In the US, high school gets the greater focus for social skills development with the real work coming in University.
There are many teachers and schools across the country turning out well-adjusted, well-prepared young people.
So why is so much of the conversation focussed on our failings? And where are schools failing students?
Everyone has an answer, textbook monopoly by school boards, too much or not enough oversight for educators, lack of training and support for teachers, too much focus on standardized tests. Show me a human being and I’ll show you someone with an opinion about schools and education. Of course it’s helpful to focus on what’s not working in order to address it but there is another way.
Focus on what works, emphasize it. Let the positive aspects of school drown out the negative.
What would the ideal school look like?
There’s no such thing.
You’re not going to find a school that perfectly solves every problem. You can set it up based on the latest research, field test it and try putting it into place. People could start out with the greatest intentions. And find themselves hampered by bureaucracy and the requirements of the local government. We could get the whole thing going only to find that it doesn’t accurately serve the needs of many of our students. The results could turn out to be less amazing or ground-breaking as hoped.
So with that in mind the question becomes not, how to make the perfect school. The question is how to make a pretty damned good one. I have a few dream ideas but would like to know what you think of them and how I could improve this list.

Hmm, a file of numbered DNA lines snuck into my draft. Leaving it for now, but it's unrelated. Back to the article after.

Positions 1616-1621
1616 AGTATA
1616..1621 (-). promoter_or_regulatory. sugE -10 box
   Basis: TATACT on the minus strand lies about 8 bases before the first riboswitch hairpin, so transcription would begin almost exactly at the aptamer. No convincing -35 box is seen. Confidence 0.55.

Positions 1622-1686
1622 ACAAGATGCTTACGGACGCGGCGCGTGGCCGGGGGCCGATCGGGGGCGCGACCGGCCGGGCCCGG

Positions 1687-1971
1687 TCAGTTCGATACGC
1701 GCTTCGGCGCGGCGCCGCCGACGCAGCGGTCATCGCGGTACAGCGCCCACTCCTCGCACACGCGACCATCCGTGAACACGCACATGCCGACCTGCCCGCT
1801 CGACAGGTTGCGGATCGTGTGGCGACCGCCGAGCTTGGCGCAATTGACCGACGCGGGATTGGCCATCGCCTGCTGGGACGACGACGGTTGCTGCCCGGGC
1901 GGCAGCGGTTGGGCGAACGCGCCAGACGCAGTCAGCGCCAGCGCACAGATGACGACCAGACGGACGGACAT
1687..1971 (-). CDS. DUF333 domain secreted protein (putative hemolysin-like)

- Later Start time: 9 or 10:00. Adults tend to do well in the morning, whether we like to admit it or not. Children, on the other hand, particularly teens, generally perform at higher levels if given greater amounts of time to sleep.
- Practical classes: One of the most common complaints I hear from adults is that what they learned in school didn’t really prepare them for life in the real world. Classes on practical topics based on students ages to give them real-world skills are a must. I say age-based because obviously younger kids aren’t going to be learning to drive. At the same time, older kids, are going to find learning about how to do their taxes much more helpful than the nine-year-olds.
- Physical Activity with plenty of breaks: We are all much more sedentary today. Kids are missing out on the physicality they need to grow to be well-balanced adults. So a few hours of study to start, a break for lunch and a little “recess” afterwards, one more class, a break and then two more classes to finish out the day. Boom. That sounds like a recipe for high energy and active education.
- Focus on Mindset: I can’t stress enough how impressive Carol Dweck’s research on Mindset is. It’s worth diving into and I highly recommend it. One example is simple changes like praising students for their hard work. Focuss on the process not the product. Encouraging students to learn from mistakes and failure can make an incredible impact on their lives.
- Leadership Skills: Being a leader does not mean being the best, the brightest or greater than everyone else. It doesn’t mean being in charge of anything or any groups of people. It means being in charge of yourself, taking responsibility for your own actions and how they affect the people around you. When you’re in control of yourself, you’re much more ready to work effectively with groups, regardless of role.In their book Extreme Ownership, Jocko Willink and Leif Babin talk about leading up and down the chain of command. I’d recommend reading the book to get a full feeling of what that means. Essentially leadership can move both up and down the chain of command. A leader of a group can give orders or set examples for the people they’re in charge of. People at lower levels along the chain of command can lead by setting strong examples. Through asking questions they influence the people around them for the betterment of the whole team. These kinds of leadership skills are teachable, practicable and practical. Yet we seldom teach them to the young people who are going to need them the most.
So here’s what I want to know:
How can we make this pretty good school even better?
How do you answer the question: Why do I need to go to school?
Answer in the comments below or feel free to contact me directly.